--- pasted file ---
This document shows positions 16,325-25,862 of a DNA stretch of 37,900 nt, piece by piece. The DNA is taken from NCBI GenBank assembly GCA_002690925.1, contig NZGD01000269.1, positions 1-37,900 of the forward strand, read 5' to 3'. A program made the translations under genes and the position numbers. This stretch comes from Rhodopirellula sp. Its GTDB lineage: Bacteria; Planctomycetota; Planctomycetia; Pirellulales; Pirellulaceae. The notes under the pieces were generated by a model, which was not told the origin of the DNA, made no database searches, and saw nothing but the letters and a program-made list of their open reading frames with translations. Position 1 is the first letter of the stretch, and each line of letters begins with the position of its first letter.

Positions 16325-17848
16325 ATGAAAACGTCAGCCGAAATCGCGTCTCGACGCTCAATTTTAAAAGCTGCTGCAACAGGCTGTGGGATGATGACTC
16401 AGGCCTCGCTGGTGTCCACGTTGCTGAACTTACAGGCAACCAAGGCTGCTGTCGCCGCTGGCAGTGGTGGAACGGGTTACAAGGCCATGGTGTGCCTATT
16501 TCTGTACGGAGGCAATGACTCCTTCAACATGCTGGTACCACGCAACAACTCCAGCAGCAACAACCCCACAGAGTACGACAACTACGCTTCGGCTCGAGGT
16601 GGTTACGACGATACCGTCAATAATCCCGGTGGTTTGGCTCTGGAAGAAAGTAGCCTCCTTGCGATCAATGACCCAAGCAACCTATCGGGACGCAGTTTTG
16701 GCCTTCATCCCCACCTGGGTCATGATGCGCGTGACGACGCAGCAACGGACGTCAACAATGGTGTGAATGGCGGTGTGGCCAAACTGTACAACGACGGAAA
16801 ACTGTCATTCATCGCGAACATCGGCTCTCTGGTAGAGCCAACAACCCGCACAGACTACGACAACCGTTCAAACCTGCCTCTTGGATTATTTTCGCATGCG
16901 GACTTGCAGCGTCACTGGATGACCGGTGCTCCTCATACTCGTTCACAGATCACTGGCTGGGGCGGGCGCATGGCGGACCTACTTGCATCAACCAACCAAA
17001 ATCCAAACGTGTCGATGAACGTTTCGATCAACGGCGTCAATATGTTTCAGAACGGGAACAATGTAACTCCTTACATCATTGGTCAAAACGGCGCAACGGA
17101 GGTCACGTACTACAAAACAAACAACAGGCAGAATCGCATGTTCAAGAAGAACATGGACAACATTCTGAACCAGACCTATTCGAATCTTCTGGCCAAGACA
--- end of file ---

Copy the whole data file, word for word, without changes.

This document shows positions 16,325-25,862 of a DNA stretch of 37,900 nt, piece by piece. The DNA is taken from NCBI GenBank assembly GCA_002690925.1, contig NZGD01000269.1, positions 1-37,900 of the forward strand, read 5' to 3'. A program made the translations under genes and the position numbers. This stretch comes from Rhodopirellula sp. Its GTDB lineage: Bacteria; Planctomycetota; Planctomycetia; Pirellulales; Pirellulaceae. The notes under the pieces were generated by a model, which was not told the origin of the DNA, made no database searches, and saw nothing but the letters and a program-made list of their open reading frames with translations. Position 1 is the first letter of the stretch, and each line of letters begins with the position of its first letter.

Positions 16325-17848
16325 ATGAAAACGTCAGCCGAAATCGCGTCTCGACGCTCAATTTTAAAAGCTGCTGCAACAGGCTGTGGGATGATGACTC
16401 AGGCCTCGCTGGTGTCCACGTTGCTGAACTTACAGGCAACCAAGGCTGCTGTCGCCGCTGGCAGTGGTGGAACGGGTTACAAGGCCATGGTGTGCCTATT
16501 TCTGTACGGAGGCAATGACTCCTTCAACATGCTGGTACCACGCAACAACTCCAGCAGCAACAACCCCACAGAGTACGACAACTACGCTTCGGCTCGAGGT
16601 GGTTACGACGATACCGTCAATAATCCCGGTGGTTTGGCTCTGGAAGAAAGTAGCCTCCTTGCGATCAATGACCCAAGCAACCTATCGGGACGCAGTTTTG
16701 GCCTTCATCCCCACCTGGGTCATGATGCGCGTGACGACGCAGCAACGGACGTCAACAATGGTGTGAATGGCGGTGTGGCCAAACTGTACAACGACGGAAA
16801 ACTGTCATTCATCGCGAACATCGGCTCTCTGGTAGAGCCAACAACCCGCACAGACTACGACAACCGTTCAAACCTGCCTCTTGGATTATTTTCGCATGCG
16901 GACTTGCAGCGTCACTGGATGACCGGTGCTCCTCATACTCGTTCACAGATCACTGGCTGGGGCGGGCGCATGGCGGACCTACTTGCATCAACCAACCAAA
17001 ATCCAAACGTGTCGATGAACGTTTCGATCAACGGCGTCAATATGTTTCAGAACGGGAACAATGTAACTCCTTACATCATTGGTCAAAACGGCGCAACGGA
17101 GGTCACGTACTACAAAACAAACAACAGGCAGAATCGCATGTTCAAGAAGAACATGGACAACATTCTGAACCAGACCTATTCGAATCTTCTGGCCAAGACA